Halloween has arrived. The leaves have shed their lively green color for varying tints of yellows, oranges, and reds. As the daylight hours fade and temperatures drop, the trees and the grass prepare for the coming months of cold. Almost counter-intuitively, this time of transition is the best time of year to make headway with your lawn. To make sure you cover all your bases, remember the mantra: Weed, Seed, and Feed. If we cover those 3 basics in the fall, we’ve laid the foundation for a thick, green, healthy lawn come springtime.
How you approach each of these 3 core areas is dependent largely upon the size of your yard. Of course, dealing with weeds is simple for those with small yards – just pull them! But if your lawn is large or you’re really losing the battle with weeds, then we might need to pull out the “chemical weapons” (also known as herbicides).
Herbicides come in liquid or granular form. Liquid herbicides generally come in a container with a built in hand-sprayer, or in concentrated form to be used with a pump sprayer or tow-behind sprayer. Granular herbicides are applied using a lawn spreader and can come as a standalone herbicide or as a 2-in-1 “weed and feed” combination.
Another primary distinction between herbicides is selectivity. Selective herbicides are those that can be applied to weeds without causing harm to the grass surrounding them. In contrast, non-selective herbicides are indiscriminate, killing any and all plants that they come into contact with. Non-selective weedkillers are meant for use on cracks in the driveway or areas where no vegetation is desired. Using them on the lawn, even just as a spot application, is undesirable as this will leave unsightly brown pockmarks and create areas susceptible to weed growth in springtime.
The last major difference between herbicides is the timing of the application relative to the growth cycle of the weed. If a weed control agent is applied before the weeds are visible, it’s classified as a pre-emergent herbicide. Those that are applied to weeds that have already sprouted are classified as post-emergent herbicides. A late fall application of post-emergent herbicide followed by a springtime pre-emergent sets us up for a weed-free lawn for the upcoming year.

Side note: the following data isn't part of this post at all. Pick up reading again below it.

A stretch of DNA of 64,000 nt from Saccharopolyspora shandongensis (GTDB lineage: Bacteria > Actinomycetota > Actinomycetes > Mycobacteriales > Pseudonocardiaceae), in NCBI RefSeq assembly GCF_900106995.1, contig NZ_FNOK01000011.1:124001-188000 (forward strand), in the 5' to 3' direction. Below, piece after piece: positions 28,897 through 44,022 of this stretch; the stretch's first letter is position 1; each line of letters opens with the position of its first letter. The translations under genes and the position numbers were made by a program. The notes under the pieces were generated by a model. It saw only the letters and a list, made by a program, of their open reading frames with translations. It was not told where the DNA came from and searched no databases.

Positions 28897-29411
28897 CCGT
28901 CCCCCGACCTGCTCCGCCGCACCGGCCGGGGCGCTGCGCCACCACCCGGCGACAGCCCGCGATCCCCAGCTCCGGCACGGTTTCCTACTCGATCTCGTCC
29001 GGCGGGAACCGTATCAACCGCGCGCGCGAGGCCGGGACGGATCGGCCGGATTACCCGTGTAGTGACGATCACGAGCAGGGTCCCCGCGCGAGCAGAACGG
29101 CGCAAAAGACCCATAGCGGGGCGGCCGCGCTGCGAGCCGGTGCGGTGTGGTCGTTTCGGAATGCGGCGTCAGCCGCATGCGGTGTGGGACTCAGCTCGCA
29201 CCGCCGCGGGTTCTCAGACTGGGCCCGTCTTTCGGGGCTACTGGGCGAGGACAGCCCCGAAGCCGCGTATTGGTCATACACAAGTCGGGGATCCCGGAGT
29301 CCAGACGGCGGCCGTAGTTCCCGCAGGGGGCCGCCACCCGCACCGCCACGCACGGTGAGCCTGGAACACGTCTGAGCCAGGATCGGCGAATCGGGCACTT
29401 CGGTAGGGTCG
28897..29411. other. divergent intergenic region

As turfgrasses mature, the rate at which they spread slows. This is why it is important to maintain a consistent overseeding routine in order to prevent bare spots and thinning of the lawn. The young seedlings fill in the gaps and spread more rapidly than the older grasses, helping to prevent opportunistic weeds from taking root. Overseeding can be done with varying degrees of complexity and expense, but the fundamentals are the same regardless of the method you choose.
First, remove any leaves, sticks, or other debris on the lawn. For small lawns a quick raking may suffice, but for medium or large lawns we recommend using a tow-behind sweeper or lawn vacuum to minimize the time and effort needed. Next, we must prepare the soil for seeding in order to maximize germination rates. The importance of removing thatch and ensuring that the soil is properly aerated cannot be understated. Dethatching can be done easily over small areas with a simple yard rake, or you can utilize a tow-behind attachment or a standalone unit known as a power rake. If the soil is highly compacted, it will be difficult for the fragile seedlings to take root and absorb the nutrients they need to survive. There are two basic types of aerators: spike and plug (also known as “core” aerators). Spike designs puncture the soil to allow air, water, and nutrients to be absorbed more deeply by the root system. In contrast, plug or coring aerators use a hollowed “spoon” shape to extract small cylinders of thatch and soil to create larger holes for air/water/nutrient exchange while simultaneously improving compaction throughout the lawn.
Once the lawn has been cleared, dethatched, and properly aerated, we can begin spreading. Some suggest a light topdressing first, which can further improve germination rates and improve soil drainage properties. Seed can be applied by hand, using a handheld spreader, a push spreader, a tow-behind spreader, or a power seeder (also known as a slit seeder). Spreading seed by hand or using a handheld spreader is great for tight spaces and around landscaping. Large areas are best covered by a broadcast push spreader which will cover the most ground in a single pass. Power seeding units are the most costly and don’t cover as much area in a single pass as a broadcast spreader, but have the highest germination rates and can be rented from home improvement centers as needed.
Once the seed is on the ground, it will require food and water to grow. For late fall overseeding, and particularly with its cool wet conditions, starter fertilizer is recommended over standard fertilizers, which contain higher concentrations of potassium than is beneficial for seedlings. Starter fertilizers contain higher relative concentrations of nitrogen and phosphorus, yet are diluted in overall concentration to prevent burning the tender young plants.
After roughly 2 weeks of daily watering, the new seedlings should have sprouted and taken root. At this point, we may mow if needed. Any additional leaves that have fallen can be mulched to provide additional organic nutrients that will decompose over the next several months, providing optimal conditions for a thick, healthy lawn when the temperatures begin to rise again.
Want more fall lawn care tips? Comment below with your specific questions
Author: Brad Turner